Potential. The Imperative and Optative moods clearly do not convey
assertions at all, while the Subjunctive can only figure as a
subordinate member of some assertion. We may notice, too, that the
relative pronoun, unlike the rest, is necessarily syncategorematic,
for the same reason as the subjunctive mood. Of the remaining parts of
speech the article, adverb, preposition, and conjunction can never be
anything but syncategorematic, while the interjection is
acategorematic, like the vocative case of nouns and the imperative and
optative moods of verbs, which do not enter at all into the form of
sentence known as the proposition.].

 72. Categorematic literally means 'predicable.'  'Horse,' 'swift,'
'galloping' are categorematic. Thus we can say, 'The horse is swift,'
or 'The horse is galloping.'  Each of these words forms a term by
itself, but 'over' and 'swiftly' can only help to form a term, as in
the proposition, 'The horse is galloping swiftly over the plain.'

 73. A term then may be said to be a categorematic word or collection
of words, that is to say, one which can be used by itself as a
predicate.

 74. To entitle a word or collection of words to be called a term, it
is not necessary that it should be capable of standing by itself as a
subject. Many terms which can be used as predicates are incapable of
being used as subjects: but every term which can be used as a subject
(with the doubtful exception of proper names) can be used also as a
predicate. The attributives 'swift' and 'galloping' are terms, quite
as much as the subject 'horse,' but they cannot themselves be used as
subjects.

 75. When an attributive appears to be used as a subject, it is owing
to a grammatical ellipse. Thus in Latin we say 'Boni sapientes sunt,'
and in English 'The good are wise,' because it is sufficiently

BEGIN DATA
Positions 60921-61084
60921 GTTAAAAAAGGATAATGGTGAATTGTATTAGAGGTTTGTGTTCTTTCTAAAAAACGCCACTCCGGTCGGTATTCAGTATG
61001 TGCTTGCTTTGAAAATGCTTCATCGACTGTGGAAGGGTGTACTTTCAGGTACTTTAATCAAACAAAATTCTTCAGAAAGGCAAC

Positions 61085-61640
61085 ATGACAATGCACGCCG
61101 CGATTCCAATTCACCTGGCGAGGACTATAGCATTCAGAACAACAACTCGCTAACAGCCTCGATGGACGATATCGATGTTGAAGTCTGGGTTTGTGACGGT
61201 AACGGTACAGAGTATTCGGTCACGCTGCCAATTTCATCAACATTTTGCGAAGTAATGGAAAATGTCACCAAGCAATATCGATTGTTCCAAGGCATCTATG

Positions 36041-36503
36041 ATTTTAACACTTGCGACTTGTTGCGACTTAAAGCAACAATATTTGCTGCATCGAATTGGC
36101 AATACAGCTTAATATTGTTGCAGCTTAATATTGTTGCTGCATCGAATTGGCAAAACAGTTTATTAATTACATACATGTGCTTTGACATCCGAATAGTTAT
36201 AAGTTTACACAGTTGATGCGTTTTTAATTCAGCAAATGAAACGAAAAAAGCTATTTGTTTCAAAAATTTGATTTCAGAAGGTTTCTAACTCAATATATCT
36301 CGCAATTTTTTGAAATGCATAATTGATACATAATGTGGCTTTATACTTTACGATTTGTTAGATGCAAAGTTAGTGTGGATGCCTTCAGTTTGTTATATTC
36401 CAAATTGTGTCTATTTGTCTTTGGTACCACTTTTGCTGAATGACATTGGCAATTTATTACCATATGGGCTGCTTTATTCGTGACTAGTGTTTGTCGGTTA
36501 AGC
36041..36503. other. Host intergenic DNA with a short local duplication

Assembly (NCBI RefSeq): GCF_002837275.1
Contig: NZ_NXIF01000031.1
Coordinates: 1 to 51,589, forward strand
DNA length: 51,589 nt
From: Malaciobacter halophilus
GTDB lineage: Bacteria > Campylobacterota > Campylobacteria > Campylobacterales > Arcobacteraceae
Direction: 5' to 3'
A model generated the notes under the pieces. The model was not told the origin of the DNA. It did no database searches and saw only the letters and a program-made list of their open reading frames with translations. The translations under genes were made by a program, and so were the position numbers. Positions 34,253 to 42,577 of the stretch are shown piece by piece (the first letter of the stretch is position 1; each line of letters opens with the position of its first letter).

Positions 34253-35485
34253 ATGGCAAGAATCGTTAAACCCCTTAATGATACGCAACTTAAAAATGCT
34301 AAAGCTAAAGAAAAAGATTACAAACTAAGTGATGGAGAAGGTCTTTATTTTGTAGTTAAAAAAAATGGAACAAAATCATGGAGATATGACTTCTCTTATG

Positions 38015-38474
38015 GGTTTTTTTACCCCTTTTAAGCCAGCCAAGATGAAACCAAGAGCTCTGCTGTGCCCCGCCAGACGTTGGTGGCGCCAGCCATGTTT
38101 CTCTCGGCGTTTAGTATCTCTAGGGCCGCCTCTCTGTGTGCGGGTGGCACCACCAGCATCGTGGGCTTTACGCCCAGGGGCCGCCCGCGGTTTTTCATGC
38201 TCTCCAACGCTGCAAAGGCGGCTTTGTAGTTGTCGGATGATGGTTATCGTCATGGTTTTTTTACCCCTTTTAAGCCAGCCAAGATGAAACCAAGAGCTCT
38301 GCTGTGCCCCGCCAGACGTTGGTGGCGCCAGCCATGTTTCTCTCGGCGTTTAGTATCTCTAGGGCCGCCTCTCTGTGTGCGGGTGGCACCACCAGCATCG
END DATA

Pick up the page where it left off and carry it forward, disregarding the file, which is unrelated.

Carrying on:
declared by the inflexional form in the one case, and by the usage of
the language in the other, that men are signified. It is an accident
of language how far adjectives can be used as subjects. They cease to
be logical attributives the moment they are so used.

 76. There is a sense in which every word may become categorematic,
namely, when it is used simply as a word, to the neglect of its proper
meaning. Thus we can say--'"Swiftly" is an adverb.' 'Swiftly' in this
sense is really no more than the proper name for a particular
word. This sense is technically known as the 'suppositio materialis'
of a word.




CHAPTER II.

_Of the Division of Things._


 77. Before entering on the divisions of terms it is necessary to
advert for a moment to a division of the things whereof they are
names.

 78. By a 'thing' is meant simply an object of thought--whatever one
can think about.

 79. Things are either Substances or Attributes.  Attributes may be
sub-divided into Qualities and Relations.

                    Thing
       _______________|_______________
      |                               |
  Substance                       Attribute
                         _____________|____________
                        |                          |
                     Quality                    Relation

 80. A Substance is a thing which can be conceived to exist by
itself. All bodies are material substances. The soul, as a thinking
subject, is an immaterial substance.

 81. An Attribute is a thing which depends for its existence upon a
substance, e.g. greenness, hardness, weight, which cannot be
conceived to exist apart from green, hard, and heavy substances.

 82. A Quality is an attribute which does not require more than one
substance for its existence. The attributes just mentioned are
qualities. There might be greenness, hardness, and weight, if there
were only one green, hard and heavy substance in the universe.

 83. A Relation is an attribute which requires two or more substances
for its existence, e.g. nearness, fatherhood, introduction.

 84. When we say that a substance can be conceived to exist by
itself, what is meant is that it can be conceived to exist
independently of other substances. We do not mean that substances can
be conceived to exist independently of attributes, nor yet out of
relation to a mind perceiving them. Substances, so far as we can know
them, are only collections of attributes. When therefore we say that
substances can be conceived to exist by themselves, whereas attributes
are dependent for their existence upon substances, the real meaning of
the assertion reduces itself to this, that it is only certain
collections of attributes which can be conceived to exist
independently; whereas single attributes depend for their existence
upon others. The colour, smoothness or solidity of a table cannot be
conceived apart from the extension, whereas the whole cluster of
attributes which constitutes the table can be conceived to exist
altogether independently of other 'such clusters.  We can imagine a
table to exist, if the whole material universe were annihilated, and
but one mind left to perceive it. Apart from mind, however, we cannot
imagine it: since what we call the attributes of a material substance
are no more than the various modes in which we find our minds
affected.